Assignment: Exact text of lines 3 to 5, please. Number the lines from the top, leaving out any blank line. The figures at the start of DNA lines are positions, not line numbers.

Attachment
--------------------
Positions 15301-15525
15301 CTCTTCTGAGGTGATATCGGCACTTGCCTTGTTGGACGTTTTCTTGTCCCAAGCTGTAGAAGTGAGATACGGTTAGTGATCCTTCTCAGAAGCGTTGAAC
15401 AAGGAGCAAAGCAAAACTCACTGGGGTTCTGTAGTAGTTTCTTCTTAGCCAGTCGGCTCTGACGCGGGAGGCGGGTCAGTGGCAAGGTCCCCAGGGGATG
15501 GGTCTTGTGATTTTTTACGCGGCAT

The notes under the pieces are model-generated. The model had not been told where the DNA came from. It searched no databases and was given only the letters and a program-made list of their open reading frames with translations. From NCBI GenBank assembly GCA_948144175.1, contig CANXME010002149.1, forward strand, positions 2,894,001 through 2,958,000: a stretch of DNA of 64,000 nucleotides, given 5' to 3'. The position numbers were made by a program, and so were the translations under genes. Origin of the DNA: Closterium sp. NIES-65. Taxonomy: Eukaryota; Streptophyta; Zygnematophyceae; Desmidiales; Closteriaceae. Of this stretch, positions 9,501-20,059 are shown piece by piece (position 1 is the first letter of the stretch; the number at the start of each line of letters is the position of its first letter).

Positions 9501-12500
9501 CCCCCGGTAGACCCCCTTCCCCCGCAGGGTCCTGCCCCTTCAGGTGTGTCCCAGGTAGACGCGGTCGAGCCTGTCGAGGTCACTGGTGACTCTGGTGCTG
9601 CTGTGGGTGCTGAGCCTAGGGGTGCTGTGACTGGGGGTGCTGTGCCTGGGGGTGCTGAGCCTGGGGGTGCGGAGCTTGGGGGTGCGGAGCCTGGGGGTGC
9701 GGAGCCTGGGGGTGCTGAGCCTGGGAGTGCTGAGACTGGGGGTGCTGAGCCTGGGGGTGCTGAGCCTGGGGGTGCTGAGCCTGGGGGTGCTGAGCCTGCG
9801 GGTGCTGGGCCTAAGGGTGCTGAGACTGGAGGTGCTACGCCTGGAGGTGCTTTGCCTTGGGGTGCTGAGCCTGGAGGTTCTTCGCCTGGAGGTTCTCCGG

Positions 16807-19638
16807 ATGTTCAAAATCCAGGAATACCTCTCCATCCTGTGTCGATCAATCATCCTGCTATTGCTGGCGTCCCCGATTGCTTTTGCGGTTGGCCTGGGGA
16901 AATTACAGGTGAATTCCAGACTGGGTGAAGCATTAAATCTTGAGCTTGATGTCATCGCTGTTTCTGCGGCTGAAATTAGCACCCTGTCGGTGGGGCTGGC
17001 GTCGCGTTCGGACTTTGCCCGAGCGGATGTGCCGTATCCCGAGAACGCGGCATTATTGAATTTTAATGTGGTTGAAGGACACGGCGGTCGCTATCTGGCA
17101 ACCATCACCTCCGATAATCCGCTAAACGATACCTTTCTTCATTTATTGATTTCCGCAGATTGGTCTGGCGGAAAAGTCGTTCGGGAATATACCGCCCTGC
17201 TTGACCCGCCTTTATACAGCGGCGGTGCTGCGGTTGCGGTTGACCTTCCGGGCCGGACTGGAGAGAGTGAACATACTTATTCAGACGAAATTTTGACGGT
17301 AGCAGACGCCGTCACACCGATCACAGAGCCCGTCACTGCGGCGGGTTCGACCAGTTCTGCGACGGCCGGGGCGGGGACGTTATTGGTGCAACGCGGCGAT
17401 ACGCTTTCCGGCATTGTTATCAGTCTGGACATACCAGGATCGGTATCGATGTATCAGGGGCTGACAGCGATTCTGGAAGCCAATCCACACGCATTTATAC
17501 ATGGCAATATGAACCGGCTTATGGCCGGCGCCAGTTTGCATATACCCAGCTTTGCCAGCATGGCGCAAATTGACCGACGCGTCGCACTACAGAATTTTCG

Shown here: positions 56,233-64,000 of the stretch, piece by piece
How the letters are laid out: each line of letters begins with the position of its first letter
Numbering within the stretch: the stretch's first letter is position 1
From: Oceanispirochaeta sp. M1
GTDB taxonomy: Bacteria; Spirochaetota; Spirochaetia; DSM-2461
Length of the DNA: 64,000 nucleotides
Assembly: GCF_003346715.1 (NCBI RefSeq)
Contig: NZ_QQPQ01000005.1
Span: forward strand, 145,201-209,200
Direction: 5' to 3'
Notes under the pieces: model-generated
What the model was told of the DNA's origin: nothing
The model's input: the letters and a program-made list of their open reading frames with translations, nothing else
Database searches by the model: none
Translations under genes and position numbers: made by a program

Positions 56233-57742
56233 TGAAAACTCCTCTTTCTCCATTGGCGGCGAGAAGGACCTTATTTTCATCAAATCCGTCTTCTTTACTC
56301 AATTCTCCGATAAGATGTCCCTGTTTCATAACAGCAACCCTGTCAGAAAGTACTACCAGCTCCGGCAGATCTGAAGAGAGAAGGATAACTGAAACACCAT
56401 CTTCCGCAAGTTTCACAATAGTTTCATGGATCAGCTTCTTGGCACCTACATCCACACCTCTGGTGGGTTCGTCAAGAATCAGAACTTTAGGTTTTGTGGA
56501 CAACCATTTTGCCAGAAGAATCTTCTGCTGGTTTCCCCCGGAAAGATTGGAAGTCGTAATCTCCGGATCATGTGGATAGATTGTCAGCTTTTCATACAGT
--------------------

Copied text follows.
15401 AAGGAGCAAAGCAAAACTCACTGGGGTTCTGTAGTAGTTTCTTCTTAGCCAGTCGGCTCTGACGCGGGAGGCGGGTCAGTGGCAAGGTCCCCAGGGGATG
15501 GGTCTTGTGATTTTTTACGCGGCAT

The notes under the pieces are model-generated. The model had not been told where the DNA came from. It searched no databases and was given only the letters and a program-made list of their open reading frames with translations. From NCBI GenBank assembly GCA_948144175.1, contig CANXME010002149.1, forward strand, positions 2,894,001 through 2,958,000: a stretch of DNA of 64,000 nucleotides, given 5' to 3'. The position numbers were made by a program, and so were the translations under genes. Origin of the DNA: Closterium sp. NIES-65. Taxonomy: Eukaryota; Streptophyta; Zygnematophyceae; Desmidiales; Closteriaceae. Of this stretch, positions 9,501-20,059 are shown piece by piece (position 1 is the first letter of the stretch; the number at the start of each line of letters is the position of its first letter).